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  • Posted: 06/28/2005

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Outpatient Treatment for Older Patients with AML

Name of the Trial

Phase II Randomized Study of Tipifarnib in Older Patients With Previously Untreated Acute Myeloid Leukemia (SWOG-S0432). See the protocol summary.

Principal Investigators

Dr. Harry Erba, Southwest Oncology Group; Richard Larson, Cancer and Leukemia Group B; and Dr. Martin Tallman, Eastern Cooperative Oncology Group.

Dr. Harry Erba
Dr. Harry Erba
Principal Investigator

Why This Trial Is Important

Acute myeloid leukemia (AML) is the most common type of leukemia in American adults. This disease typically strikes older adults, a group that may be less able to tolerate the aggressive therapies that are currently used to treat AML, such as combination chemotherapy and stem cell transplantation. Consequently, doctors are searching for new treatment approaches for older patients with AML.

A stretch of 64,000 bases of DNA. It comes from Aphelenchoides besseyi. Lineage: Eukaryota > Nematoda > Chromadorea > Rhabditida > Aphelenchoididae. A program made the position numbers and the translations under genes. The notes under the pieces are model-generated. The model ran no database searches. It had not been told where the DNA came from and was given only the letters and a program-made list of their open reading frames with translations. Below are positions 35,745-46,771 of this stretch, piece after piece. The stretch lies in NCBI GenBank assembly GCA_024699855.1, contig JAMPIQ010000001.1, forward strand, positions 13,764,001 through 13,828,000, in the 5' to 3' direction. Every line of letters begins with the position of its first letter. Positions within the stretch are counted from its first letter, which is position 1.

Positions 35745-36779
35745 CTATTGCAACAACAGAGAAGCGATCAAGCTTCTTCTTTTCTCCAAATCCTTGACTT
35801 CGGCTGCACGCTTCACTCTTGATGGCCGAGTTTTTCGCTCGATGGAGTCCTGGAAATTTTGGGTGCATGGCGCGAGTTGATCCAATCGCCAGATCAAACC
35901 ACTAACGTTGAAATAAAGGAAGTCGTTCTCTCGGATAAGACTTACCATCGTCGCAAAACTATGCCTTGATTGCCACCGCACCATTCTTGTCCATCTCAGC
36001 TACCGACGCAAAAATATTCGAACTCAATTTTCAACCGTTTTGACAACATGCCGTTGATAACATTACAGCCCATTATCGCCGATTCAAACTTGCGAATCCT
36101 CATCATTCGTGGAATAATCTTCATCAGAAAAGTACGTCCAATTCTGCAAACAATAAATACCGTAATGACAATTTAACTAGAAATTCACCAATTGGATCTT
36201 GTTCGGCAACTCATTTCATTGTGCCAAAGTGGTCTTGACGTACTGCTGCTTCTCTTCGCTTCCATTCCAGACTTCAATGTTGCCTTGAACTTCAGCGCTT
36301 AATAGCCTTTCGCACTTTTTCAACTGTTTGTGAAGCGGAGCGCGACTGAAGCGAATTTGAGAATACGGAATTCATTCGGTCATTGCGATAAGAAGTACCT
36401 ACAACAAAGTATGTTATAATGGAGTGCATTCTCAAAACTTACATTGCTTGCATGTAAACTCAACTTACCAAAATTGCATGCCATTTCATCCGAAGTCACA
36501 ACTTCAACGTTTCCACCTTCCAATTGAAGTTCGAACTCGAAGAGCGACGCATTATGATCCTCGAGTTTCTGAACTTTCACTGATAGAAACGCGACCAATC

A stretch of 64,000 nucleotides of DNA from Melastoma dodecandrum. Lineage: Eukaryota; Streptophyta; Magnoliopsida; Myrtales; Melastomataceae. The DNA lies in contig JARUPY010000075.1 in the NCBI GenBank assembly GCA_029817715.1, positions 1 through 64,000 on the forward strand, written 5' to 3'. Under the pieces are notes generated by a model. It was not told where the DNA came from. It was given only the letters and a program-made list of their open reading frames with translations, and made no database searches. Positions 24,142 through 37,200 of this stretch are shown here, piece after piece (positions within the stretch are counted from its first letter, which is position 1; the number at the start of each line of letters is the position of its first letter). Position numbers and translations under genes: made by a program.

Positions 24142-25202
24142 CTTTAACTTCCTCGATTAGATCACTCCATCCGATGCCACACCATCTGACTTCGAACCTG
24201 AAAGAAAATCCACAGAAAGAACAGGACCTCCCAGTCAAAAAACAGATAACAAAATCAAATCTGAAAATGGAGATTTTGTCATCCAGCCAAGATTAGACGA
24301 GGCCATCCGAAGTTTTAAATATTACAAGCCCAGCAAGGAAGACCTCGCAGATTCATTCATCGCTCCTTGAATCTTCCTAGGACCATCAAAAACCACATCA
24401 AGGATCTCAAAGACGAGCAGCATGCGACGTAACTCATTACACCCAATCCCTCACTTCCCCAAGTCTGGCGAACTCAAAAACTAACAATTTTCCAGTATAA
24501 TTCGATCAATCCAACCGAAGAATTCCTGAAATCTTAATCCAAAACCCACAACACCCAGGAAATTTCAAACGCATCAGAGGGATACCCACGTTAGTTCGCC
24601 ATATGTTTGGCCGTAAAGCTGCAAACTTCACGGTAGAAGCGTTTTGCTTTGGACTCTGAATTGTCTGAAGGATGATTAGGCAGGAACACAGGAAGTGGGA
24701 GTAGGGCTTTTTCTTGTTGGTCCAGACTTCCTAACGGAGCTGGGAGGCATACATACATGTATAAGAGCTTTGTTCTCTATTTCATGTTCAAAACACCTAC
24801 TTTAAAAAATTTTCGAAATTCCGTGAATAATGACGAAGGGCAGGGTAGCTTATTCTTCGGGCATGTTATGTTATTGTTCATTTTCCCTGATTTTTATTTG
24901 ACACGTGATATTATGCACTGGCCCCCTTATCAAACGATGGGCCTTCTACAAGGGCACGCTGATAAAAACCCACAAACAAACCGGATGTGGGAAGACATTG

In this study, researchers are testing a new drug called tipifarnib (Zarnestra™) to treat patients aged 70 or older who have AML and who are not eligible for standard treatment. Tipifarnib belongs to a class of drugs called farnesyltransferase inhibitors, which inhibit the biochemical signals that tell cancer cells to grow.

"In a previous clinical trial, about 20 percent of AML patients treated with tipifarnib achieved a complete response, and an additional 15 percent achieved partial response," said Dr. Erba. "Those who responded to tipifarnib experienced better survival rates."

"Tipifarnib has several advantages over standard treatments. It is administered orally, which allows patients to be treated in an outpatient setting, and it is generally well tolerated," added Dr. Erba. "We believe that this study represents a novel approach to treating AML in patients who are not eligible for or cannot tolerate standard treatments."

Contact Information

This trial is no longer accruing new patients. To find other leukemia clinical trials, search the NCI's database of clinical trials or call the NCI's Cancer Information Service at 1-800-4-CANCER (1-800-422-6237). The call is toll free and completely confidential.